Type of Document Dissertation Author Agnes, Gregory Stephen Author's Email Address firstname.lastname@example.org URN etd-8897-113619 Title Performance of Nonlinear Mechanical, Resonant-Shunted Piezoelectric, and Electronic Vibration Absorbers for Multi-Degree-of-Freedom Structures Degree PhD Department Engineering Mechanics Advisory Committee
Advisor Name Title Hendricks, Scott L. Kriz, Ronald D. Nayfeh, Ali H. Plaut, Raymond H. Inman, Daniel J. Committee Chair Keywords
- Vibration Absorbers
- Nonlinear Dynamics
- Smart Structures
Date of Defense 1997-09-03 Availability unrestricted AbstractLinear vibration absorbers are a valuable tool used to suppress vibrations due to
harmonic excitation in structural systems. Limited evaluation of
the performance of nonlinear vibration absorbers for nonlinear structures exists in the
current literature. The state of the art is extended in this work
to vibration absorbers in their three major physical
implementations: the mechanical vibration absorber, the
inductive-resistive shunted piezoelectric vibration absorber, and
the electronic vibration absorber (also denoted a positive position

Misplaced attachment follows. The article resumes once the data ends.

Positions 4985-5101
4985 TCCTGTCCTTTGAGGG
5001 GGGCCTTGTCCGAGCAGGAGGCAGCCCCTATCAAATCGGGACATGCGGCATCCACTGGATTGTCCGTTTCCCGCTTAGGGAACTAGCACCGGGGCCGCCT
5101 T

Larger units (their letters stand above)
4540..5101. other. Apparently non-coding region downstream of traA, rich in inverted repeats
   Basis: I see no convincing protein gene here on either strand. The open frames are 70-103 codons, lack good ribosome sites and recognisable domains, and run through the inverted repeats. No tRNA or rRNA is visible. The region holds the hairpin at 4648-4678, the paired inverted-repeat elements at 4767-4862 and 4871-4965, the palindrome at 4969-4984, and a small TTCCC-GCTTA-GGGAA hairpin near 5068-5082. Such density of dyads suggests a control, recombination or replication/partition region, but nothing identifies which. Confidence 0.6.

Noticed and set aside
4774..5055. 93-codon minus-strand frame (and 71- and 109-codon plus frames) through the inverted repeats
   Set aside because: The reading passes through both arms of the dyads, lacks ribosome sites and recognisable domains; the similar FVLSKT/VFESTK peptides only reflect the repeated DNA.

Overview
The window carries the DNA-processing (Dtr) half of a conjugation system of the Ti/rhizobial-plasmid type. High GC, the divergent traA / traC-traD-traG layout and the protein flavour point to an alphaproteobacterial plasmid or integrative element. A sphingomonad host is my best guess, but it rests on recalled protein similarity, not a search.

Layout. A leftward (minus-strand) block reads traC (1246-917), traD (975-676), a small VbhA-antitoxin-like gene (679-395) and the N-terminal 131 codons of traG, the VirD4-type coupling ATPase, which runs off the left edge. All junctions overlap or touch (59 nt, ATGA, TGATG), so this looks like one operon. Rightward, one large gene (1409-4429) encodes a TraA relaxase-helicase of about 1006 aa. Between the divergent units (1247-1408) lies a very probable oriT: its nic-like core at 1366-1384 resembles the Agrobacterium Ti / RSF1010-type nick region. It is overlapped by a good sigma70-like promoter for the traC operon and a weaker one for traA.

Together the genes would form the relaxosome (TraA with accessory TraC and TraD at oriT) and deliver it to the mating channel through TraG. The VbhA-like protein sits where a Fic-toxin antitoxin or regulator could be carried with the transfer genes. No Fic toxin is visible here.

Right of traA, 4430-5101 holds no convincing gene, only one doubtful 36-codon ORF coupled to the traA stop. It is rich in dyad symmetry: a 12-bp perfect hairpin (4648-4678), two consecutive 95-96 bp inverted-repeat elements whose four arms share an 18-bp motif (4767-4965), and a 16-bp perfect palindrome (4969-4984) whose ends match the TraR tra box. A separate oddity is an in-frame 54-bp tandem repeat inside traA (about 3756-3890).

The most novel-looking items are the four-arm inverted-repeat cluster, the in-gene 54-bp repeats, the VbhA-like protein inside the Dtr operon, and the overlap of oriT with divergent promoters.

feedback controller). A single, consistent, physically similar
model capable of examining the response of
all three devices is developed.
The performance of vibration absorbers attached to single-degree-of-freedom
structures is next examined for performance, robustness,
and stability. Perturbation techniques and numerical analysis
combine to yield insight into the tuning of nonlinear vibration
absorbers for both linear and nonlinear structures. The results
both clarify and validate the existing literature on mechanical
vibration absorbers. Several new results, including an analytical
expression for the suppression region's location and bandwidth and
requirements for its robust performance, are derived.
Nonlinear multiple-degree-of-freedom structures are next evaluated.
The theory of Nonlinear Normal Modes is extended to include
consideration of modal damping, excitation, and small linear
coupling, allowing estimation of vibration
absorber performance. The dynamics of the N+1-degree-of-freedom system reduce
to those of a two-degree-of-freedom system on a four-dimensional
nonlinear modal manifold, thereby simplifying the analysis.
Quantitative agreement is shown to require a higher order model
which is recommended for future investigation.
Finally, experimental investigation on both single and
multi-degree-of-freedom systems is performed since few experiments
on this topic are reported in the literature.
The experimental results qualitatively verify the analytical models derived in this work. The
dissertation concludes with a discussion of future work which
remains to allow nonlinear vibration absorbers, in all three
physical implementations, to enter the engineer's toolbox.
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